Ilse’s friend still had time to get the abortion. She was less than six weeks pregnant. When Ilse called to make the appointment, Whole Woman’s Health explained the process. “They do a medical evaluation and then a psychological one to make sure the patient wants to abort,” she said. “The abortion consisted in taking pills, and they make sure you are safe when you arrive, sometimes there are people protesting outside the building,” Ilse explained. Based on her conversations with the clinic, it was clear it was a judgment-free zone. In the end, her friend did not end up getting one at the clinic but did go to her first appointment.
Carmen, 22, was desperately seeking an abortion. Around January, she felt off for a while and noticed herself getting more sensitive than usual. However, Carmen has an irregular period, so she could not tell if she missed one due to pregnancy. Similar to Romina, Carmen considered not having an abortion for a while. “I feel like 22 is not a bad age to be a mother. I don’t feel like I would feel bad for not having it because I feel like I’m at a good age,” she said when she was still deciding. However, her boyfriend had hesitations about them being parents, making Carmen question her decision.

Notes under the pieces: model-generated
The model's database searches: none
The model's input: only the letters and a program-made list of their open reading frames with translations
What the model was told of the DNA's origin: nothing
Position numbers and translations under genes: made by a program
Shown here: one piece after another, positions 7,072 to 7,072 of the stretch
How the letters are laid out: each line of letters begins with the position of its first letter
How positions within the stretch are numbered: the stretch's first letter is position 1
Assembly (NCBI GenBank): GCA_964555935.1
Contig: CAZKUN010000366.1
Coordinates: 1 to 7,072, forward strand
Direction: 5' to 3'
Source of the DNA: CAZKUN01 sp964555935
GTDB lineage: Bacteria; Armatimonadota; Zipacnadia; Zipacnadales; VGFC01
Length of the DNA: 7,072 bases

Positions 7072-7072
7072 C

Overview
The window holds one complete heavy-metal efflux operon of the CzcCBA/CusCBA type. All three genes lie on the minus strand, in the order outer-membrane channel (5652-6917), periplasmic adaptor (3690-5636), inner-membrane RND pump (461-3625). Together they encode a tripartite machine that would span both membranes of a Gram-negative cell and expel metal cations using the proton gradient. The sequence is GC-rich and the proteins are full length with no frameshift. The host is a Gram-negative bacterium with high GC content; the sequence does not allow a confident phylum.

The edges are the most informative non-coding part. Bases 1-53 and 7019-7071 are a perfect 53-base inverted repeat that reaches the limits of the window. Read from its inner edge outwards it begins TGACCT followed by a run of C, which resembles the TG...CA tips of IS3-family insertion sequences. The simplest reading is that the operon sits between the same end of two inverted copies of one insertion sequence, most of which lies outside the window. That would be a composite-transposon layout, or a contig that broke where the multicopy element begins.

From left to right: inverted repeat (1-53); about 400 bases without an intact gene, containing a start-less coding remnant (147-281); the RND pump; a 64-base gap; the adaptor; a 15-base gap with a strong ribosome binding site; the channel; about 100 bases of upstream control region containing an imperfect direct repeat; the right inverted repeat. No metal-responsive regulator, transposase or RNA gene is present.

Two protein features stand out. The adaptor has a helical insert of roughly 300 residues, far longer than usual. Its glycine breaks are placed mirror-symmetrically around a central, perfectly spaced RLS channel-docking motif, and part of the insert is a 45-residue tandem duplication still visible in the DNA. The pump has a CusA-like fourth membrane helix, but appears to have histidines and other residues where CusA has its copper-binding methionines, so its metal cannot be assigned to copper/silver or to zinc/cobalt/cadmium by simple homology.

Carmen missed her period in January and took two different pregnancy tests, which came out negative. She missed her period again and took another one – it came out positive. Carmen called Whole Woman’s Health but was unsure if she could get an abortion. She was almost sure she was more than six weeks pregnant. She called on Jan. 30, but the next available appointment was on Feb. 4th.